Commonwealth issues media code of conduct
LONDON: Against the backdrop of growing challenges to journalists in Commonwealth member states, six Commonwealth organisations have unveiled a 12-point code of conduct focused on the media’s role in good governance, said a statement on Wednesday.
Published ahead of the Commonwealth Summit to be held in London later this month, The Commonwealth Principles on Freedom of Expression and the Role of the Media in Good Governance is a comprehensive universal code of conduct, including guidelines to assist member states work on the relationship between the media, and the judiciary, parliament and the executive; the role of the media in elections; and issues of self-regulation.
“Governments are always keen to shape the political message. Media freedom is hard won and needs constant vigilance and active defence,” the statement quoted Dr Sue Onslow, the deputy director of ICWS while addressing a launching ceremony of the publication which was held at the University of London’s Senate House.
While defining the need of the initiative, it said that with media freedoms in peril in Commonwealth nations, and elsewhere, journalists and media workers have suffered a marked increase in the number of threats and violent assaults, including murder, arbitrary arrest and imprisonment in the course of their work.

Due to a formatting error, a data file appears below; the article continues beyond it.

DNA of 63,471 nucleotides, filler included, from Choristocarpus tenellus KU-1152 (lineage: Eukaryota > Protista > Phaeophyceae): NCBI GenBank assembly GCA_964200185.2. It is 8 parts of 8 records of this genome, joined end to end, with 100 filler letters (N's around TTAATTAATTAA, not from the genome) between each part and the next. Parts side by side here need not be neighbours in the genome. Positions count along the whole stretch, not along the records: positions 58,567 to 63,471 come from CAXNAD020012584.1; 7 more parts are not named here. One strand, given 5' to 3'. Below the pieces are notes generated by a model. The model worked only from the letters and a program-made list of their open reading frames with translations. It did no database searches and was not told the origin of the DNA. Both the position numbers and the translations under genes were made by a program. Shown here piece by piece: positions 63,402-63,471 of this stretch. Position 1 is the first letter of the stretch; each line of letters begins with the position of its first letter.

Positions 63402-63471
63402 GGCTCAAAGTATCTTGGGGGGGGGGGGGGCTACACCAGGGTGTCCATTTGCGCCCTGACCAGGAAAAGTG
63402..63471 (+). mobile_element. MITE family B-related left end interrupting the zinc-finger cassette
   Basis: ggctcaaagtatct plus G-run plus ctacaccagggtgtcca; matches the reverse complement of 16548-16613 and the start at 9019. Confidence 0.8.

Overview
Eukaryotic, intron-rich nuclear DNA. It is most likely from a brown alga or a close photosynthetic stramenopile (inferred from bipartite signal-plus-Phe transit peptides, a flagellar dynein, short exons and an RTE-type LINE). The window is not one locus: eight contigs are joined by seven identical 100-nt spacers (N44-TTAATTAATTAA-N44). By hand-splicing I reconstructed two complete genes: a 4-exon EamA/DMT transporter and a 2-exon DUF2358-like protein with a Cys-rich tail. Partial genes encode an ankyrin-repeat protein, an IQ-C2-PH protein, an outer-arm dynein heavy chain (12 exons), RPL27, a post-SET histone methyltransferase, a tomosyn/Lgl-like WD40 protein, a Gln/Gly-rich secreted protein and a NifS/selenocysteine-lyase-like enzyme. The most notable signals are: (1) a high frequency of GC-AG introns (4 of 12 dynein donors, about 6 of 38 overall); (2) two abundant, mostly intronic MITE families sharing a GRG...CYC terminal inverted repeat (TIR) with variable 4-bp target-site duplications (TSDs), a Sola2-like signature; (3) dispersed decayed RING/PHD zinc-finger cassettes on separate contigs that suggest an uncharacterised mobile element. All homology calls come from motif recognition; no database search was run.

“According to Unesco, fifty-seven journalists were killed in Commonwealth countries between 2013 and 2017,” said the statement. “Moreover, several leading Commonwealth countries are among those with the highest incidence of killings of media workers and increasing levels of impunity.
Pakistan, Bangladesh, Nigeria and India were among those countries in the 2017 Global Impunity Index published by the Committee to Protect Journalists that identifies 12 countries with the highest rates of failure to bring to justice the killers of journalists.”
Impunity ratings in Pakistan, it said, have increased by 113 per cent and in India by 100pc over the decade that CPJ has published this index because the killers of journalists are rarely ever brought to justice.
Human rights groups say that high impunity rates are at odds with the Commonwealth’s commitments to the rule of law and protecting the media’s legitimate right to report in the public interest, added the statement.